The first job, like first love, is a milestone in a young person’s life. A great sense of accomplishment accompanies first time employees, a vindication of the college diploma and a demonstration of self-worth.
Unfortunately, not too many university graduates will find a job quickly or, getting one, may not be in the field he trained for. Economists call this “structural unemployment,” while businessmen and educators call it a “job mismatch.” Many youths, who took up accounting, teaching, law or nursing, will find out too late that their profession is overcrowded, or discover that businesses are looking for other “critical” skills.
The Philippines, despite the resiliency of the economy, is not immune to business closings or factory downsizing. Job losses are not traceable to domestic shutdowns alone, but to declining economies abroad. Recently, Labor Secretary Marianito Roque warned us that hundreds of Filipino seafarers could lose their jobs on the poor performance of Japanese shipping. What’s the good news? Lee Kuan Yew, Singapore’s founding father, said the other day that despite looming recession, Singapore to survive needs foreigners in the long-term. Thousands of Filipinos are working in the island-state.
Even before the global economic crisis, high unemployment has chronically stalked the country. Joblessness has averaged seven per cent a year, aggravated by higher underemployment, workers who need an extra job or additional income to make a decent living. More than 8.5 million were unemployed as of January 2009. Young people from 15 to 24 years old dominated the jobless, nearly two out of three men. The majority of the unemployed were high school graduates and undergraduates, the latest National Statistics Office survey said.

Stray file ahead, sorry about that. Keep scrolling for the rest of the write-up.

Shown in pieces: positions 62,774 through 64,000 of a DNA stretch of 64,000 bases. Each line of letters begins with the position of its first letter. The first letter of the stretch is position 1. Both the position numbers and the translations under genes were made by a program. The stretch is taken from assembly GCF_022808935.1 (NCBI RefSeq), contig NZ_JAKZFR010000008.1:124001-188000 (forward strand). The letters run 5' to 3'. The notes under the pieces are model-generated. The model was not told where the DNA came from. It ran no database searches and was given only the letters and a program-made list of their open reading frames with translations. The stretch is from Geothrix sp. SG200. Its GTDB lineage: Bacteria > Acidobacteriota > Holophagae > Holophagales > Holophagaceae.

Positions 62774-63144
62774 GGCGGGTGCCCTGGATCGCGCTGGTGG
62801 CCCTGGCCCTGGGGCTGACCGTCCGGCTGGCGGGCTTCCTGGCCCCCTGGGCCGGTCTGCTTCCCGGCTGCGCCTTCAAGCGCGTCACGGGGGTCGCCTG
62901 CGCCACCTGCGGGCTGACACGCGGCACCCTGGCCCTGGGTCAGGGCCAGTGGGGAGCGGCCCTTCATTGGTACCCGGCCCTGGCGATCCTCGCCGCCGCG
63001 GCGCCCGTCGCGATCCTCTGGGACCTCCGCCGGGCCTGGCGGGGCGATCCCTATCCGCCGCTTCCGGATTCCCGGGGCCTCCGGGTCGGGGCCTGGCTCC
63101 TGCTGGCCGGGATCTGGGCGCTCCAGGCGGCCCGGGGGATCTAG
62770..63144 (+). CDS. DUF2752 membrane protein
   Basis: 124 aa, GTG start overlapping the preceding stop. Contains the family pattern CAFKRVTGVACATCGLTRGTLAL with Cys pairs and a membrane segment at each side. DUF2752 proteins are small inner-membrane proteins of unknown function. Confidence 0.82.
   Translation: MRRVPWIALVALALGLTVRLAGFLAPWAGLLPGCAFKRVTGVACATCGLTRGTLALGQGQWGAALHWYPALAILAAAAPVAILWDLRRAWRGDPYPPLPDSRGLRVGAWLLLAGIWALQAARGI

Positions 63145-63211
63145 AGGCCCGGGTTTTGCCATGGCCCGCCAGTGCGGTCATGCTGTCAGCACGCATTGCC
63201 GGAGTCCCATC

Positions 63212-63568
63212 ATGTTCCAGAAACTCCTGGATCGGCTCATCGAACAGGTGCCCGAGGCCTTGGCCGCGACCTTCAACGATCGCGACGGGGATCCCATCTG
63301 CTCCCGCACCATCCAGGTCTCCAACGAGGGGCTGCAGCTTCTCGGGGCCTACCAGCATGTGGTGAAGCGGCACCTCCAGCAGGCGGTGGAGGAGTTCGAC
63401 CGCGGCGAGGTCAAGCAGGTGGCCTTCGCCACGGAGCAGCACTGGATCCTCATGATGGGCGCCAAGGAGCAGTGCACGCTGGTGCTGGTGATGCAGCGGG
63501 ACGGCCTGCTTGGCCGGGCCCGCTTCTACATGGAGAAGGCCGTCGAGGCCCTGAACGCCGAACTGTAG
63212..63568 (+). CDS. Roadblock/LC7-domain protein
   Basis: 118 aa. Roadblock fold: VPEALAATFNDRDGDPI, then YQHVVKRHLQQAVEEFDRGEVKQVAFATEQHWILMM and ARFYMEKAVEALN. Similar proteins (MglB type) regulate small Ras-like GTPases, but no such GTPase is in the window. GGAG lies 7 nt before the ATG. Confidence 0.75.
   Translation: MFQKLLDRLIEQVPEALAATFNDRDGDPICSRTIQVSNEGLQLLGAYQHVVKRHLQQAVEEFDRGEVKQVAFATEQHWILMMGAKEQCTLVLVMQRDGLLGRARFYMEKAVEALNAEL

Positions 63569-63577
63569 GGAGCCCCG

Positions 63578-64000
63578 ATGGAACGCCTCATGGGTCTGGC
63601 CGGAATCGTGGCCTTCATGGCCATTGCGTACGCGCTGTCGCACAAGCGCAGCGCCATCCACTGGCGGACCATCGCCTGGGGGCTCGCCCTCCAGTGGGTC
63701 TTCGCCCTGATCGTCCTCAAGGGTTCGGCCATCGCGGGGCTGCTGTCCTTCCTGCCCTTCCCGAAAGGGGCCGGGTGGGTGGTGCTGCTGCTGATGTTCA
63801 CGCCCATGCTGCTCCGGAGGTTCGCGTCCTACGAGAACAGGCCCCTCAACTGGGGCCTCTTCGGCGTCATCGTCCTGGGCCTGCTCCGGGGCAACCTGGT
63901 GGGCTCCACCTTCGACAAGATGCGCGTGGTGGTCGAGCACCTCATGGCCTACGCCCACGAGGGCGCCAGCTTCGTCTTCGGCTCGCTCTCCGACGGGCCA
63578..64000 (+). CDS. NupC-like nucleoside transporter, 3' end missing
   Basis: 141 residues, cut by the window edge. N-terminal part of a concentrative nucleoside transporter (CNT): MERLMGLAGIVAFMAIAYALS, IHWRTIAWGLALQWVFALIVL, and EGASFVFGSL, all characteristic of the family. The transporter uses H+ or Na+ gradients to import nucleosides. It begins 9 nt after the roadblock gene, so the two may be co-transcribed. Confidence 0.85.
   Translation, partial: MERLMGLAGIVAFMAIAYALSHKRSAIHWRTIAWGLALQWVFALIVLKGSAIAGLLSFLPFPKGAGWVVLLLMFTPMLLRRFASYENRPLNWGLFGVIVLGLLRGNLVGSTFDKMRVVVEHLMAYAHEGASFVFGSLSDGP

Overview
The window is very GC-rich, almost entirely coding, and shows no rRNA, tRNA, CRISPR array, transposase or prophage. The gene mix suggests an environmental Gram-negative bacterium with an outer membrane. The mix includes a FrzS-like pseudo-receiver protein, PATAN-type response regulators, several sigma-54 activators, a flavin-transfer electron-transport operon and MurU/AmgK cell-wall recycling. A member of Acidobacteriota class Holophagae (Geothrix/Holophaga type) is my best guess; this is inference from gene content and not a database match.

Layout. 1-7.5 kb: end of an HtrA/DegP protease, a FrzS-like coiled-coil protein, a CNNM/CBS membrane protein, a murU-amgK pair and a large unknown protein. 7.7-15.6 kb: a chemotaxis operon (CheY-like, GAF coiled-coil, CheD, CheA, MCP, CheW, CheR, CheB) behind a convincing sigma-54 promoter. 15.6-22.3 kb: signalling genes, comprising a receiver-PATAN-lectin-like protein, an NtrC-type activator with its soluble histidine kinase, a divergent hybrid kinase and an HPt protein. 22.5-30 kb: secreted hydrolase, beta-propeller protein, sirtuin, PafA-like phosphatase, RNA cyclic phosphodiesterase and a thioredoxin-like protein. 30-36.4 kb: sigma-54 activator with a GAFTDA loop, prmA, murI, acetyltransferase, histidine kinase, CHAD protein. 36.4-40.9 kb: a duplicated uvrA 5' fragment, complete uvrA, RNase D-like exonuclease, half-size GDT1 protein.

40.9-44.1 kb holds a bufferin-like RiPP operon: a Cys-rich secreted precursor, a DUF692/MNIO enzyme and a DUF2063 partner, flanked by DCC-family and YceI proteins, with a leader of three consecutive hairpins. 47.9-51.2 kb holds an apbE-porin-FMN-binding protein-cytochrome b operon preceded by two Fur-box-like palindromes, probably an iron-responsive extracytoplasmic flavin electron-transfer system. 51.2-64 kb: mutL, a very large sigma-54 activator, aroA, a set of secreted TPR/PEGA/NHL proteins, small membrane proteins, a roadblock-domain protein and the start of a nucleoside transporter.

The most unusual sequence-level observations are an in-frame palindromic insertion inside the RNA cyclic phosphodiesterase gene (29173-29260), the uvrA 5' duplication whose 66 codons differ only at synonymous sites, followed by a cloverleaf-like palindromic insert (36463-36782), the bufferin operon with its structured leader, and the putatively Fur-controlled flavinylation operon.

The new graduates need not despair. Secretary Roque said at least 700,000 jobs are available, most of them in services, retail, tourism and call centers. If the new batch is not choosy, they could get an entry-level job, the secretary said. At the very least, the Class of 2009 should try any job for the first six months after graduation, after which they could look for jobs appropriate to their training and education.
The private sector is expected to save, if not shed, jobs. But the government, through its constellation of agencies has launched numerous jobs programs for the jobless and fresh graduates. The Department of Tourism, for example, will create 3,000 slots with a new P20-billion investment in hotel and resort building. The Department of Trade shall require proponents of BOT infrastructure projects to hire retrenched workers. An emergency employment program at the Department of Public Works and Highways would absorb 500,000 unemployed. Department of Labor and Employment’s Nurses Assigned in Rural Areas Program uses the skills of jobless registered nurses.
Last month, President Gloria Arroyo gathered top leaders of business, labor and government to a national job summit to respond to the global economic mess and its threat to jobs and standards of living. The tripartite meeting committed to invest P25 billion to job creation, totaling at least 1.3 million within the year. The program targets domestic and overseas labor markets.
Given these assurances, the members of Class 2009 should have at least a temporary job, probably at the minimum wage level or less. The first job may not be as glamorous or high-paying as expected, but, as Constantine Cavafy, one of the modern Greek poets, said: “Whatever job they give me, I’ll try to be useful to the country”